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  1. #1
    RT
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    The Weird Beard RT's Avatar
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    Flat on first !@#$#$@!% ride on new tires

    Yup, go figure. All those years of keeping the words soft and hushed in the background, not using the word FLAT because it might jinx me.

    Got a new set of Panaracer T-Serv Protex. Mounted them for my first commute tonight. Goathead thorn. Flat tire.

    At least it didn't flat until I got to work. Now I get to spend my night pumping up a new tube to 110 psi. And oddly enough, I do not blame the tire. The thorn was wicked strong and would have pierced kevlar. It was other-worldly.

    To sum up: New tires. Thorn. Flat. All night pumping. Don't blame the tire...unless it happens consistently.

  2. #2
    Bike addict, dreamer AdamDZ's Avatar
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    Is this a beginning of a new curse: "flat you!" ?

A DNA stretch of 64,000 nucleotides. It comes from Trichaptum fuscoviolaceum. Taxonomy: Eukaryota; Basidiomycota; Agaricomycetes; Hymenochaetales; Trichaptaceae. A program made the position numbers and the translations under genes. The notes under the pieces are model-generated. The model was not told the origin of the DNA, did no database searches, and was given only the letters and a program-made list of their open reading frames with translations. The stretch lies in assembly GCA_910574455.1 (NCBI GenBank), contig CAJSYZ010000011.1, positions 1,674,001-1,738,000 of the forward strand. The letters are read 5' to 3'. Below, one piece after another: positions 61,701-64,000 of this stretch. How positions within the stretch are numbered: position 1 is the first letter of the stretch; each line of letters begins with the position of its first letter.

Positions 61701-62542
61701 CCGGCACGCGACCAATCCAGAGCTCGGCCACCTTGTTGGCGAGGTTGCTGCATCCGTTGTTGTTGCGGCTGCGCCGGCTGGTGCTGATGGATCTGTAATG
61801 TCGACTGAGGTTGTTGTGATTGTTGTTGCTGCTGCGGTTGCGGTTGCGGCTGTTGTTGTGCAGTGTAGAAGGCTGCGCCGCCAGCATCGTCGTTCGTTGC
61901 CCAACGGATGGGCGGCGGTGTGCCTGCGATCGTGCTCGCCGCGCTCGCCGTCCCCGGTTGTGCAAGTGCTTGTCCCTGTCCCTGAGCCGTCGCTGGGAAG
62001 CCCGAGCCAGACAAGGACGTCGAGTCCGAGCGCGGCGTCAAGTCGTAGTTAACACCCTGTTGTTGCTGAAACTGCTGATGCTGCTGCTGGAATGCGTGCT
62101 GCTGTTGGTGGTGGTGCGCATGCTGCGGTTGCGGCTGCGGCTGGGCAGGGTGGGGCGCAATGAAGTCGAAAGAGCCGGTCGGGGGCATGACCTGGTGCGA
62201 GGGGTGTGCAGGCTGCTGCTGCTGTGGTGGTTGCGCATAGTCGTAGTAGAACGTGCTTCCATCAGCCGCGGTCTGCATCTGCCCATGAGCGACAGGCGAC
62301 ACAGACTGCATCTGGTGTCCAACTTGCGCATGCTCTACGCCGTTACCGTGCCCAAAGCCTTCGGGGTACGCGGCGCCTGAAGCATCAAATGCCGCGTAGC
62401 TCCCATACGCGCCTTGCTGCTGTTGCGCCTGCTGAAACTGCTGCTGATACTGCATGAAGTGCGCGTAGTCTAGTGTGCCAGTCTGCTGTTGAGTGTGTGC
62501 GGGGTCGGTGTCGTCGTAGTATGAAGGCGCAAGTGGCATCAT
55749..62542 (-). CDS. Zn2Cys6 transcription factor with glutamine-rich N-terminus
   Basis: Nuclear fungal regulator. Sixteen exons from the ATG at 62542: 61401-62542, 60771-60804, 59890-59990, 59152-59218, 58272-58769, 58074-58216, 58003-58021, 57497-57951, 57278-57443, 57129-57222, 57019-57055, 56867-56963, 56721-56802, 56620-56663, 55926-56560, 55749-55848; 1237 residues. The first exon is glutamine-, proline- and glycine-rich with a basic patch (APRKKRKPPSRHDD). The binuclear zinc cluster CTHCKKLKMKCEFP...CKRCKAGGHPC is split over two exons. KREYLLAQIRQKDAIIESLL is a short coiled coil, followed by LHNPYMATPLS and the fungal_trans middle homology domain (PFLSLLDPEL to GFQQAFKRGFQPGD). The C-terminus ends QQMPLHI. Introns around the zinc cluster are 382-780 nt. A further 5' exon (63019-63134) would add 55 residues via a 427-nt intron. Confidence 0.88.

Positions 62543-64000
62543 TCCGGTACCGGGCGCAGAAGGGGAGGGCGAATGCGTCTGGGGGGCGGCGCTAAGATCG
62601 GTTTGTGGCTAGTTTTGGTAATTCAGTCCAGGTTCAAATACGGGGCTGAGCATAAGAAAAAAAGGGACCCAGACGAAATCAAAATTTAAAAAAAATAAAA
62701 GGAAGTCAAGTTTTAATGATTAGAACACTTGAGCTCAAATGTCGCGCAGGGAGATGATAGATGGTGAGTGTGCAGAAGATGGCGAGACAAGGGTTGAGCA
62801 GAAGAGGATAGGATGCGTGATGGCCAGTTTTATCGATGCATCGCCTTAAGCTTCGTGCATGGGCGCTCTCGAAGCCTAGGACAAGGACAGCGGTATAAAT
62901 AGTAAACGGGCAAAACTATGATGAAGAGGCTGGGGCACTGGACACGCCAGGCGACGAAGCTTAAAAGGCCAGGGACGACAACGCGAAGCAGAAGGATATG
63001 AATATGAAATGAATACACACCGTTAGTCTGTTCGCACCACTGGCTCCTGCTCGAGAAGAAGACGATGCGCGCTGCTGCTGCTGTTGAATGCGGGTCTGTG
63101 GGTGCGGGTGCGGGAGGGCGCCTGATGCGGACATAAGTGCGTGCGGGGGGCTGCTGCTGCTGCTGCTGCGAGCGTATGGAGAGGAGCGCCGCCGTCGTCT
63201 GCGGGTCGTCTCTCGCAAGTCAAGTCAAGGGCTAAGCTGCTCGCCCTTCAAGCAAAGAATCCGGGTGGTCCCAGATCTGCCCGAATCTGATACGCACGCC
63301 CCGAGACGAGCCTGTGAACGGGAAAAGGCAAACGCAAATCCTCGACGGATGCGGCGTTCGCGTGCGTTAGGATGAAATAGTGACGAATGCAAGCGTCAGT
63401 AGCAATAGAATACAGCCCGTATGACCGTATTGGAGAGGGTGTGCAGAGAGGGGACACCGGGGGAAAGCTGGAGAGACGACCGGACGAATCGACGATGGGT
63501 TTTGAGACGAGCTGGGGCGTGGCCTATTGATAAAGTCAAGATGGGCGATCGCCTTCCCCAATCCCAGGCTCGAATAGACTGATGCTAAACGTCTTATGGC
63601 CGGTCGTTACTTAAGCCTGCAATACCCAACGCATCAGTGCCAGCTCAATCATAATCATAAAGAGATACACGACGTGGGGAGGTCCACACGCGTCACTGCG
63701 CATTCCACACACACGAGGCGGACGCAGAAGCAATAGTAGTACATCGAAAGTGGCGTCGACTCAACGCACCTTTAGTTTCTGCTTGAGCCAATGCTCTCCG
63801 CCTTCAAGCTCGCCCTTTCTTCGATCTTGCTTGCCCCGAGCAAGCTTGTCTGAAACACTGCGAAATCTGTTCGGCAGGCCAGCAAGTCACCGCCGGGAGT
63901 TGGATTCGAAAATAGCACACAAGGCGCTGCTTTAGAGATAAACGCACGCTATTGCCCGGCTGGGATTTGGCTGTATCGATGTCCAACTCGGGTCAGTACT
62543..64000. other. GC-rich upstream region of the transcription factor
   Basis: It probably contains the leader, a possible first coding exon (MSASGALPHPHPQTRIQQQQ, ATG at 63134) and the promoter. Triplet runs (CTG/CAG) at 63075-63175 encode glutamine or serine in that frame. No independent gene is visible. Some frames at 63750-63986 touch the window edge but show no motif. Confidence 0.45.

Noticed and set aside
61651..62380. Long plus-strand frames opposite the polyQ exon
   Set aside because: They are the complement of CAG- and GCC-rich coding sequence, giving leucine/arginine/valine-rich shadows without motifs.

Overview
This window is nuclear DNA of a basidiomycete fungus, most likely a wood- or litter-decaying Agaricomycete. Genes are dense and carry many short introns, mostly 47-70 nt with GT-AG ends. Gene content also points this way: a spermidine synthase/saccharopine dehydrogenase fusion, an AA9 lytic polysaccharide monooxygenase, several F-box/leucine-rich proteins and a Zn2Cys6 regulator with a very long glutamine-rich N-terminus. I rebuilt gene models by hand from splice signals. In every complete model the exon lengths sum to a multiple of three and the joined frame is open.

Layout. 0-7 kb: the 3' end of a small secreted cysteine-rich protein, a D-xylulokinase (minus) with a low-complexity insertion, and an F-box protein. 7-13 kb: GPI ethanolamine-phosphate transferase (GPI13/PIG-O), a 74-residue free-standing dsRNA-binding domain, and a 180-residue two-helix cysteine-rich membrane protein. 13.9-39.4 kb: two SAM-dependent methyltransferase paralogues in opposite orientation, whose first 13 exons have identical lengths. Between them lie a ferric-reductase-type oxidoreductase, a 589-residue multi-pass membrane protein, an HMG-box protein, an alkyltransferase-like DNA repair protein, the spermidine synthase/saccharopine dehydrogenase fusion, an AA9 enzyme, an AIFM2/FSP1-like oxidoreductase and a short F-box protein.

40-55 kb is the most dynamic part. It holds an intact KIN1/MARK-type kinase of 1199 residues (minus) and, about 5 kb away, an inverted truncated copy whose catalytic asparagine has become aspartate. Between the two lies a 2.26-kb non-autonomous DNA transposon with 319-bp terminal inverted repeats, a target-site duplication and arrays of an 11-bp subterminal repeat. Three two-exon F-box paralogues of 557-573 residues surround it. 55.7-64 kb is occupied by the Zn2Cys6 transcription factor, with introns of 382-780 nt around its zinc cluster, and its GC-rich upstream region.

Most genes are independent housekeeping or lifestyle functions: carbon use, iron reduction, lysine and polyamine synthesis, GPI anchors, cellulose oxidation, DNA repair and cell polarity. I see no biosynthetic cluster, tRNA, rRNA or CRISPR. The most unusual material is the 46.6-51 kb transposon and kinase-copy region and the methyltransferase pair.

A.

  3. #3
    Seņior Member ItsJustMe's Avatar
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    If it takes more than 2 minutes to get to 110, you need a new pump. OK, 4 minutes if it's a bike-mounted pump.

    Condolences on the punctured new tire.
    Work: the 8 hours that separates bike rides.

  4. #4
    RT
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    I do need a new pump. I use the Hurricane Air Sceptre, and while it is easy to use, light and small, I'd prefer a pump with a gauge. I am happy to report that folding tires (my first experience) are easier to mount the second time.

    EDIT: Turns out, the tire did its job - the thorn was not responsible for the leaky tube. It was the rim tape, which is more like a rigid plastic. The overlap created a sharp edge which I suspect is what cut into the tube for an ever so slow leak. Rigged with a piece of a Ziploc bag folded over and secured with Scotch tape over the sharp edge, for now.

    Any recommendations for a solid frame pump with a gauge?
    Last edited by RT; 01-03-10 at 08:30 PM. Reason: New info

  5. #5
    Senior Member rumrunn6's Avatar
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    I'm impressed you can pump a tire by hand to 110. I have a tiny mini hand pump for emergencies and I only use it to get to a rideable pressure. I've been lucky so far. what type of bike mounted pump can get me to 110 in a couple (or 4) minutes?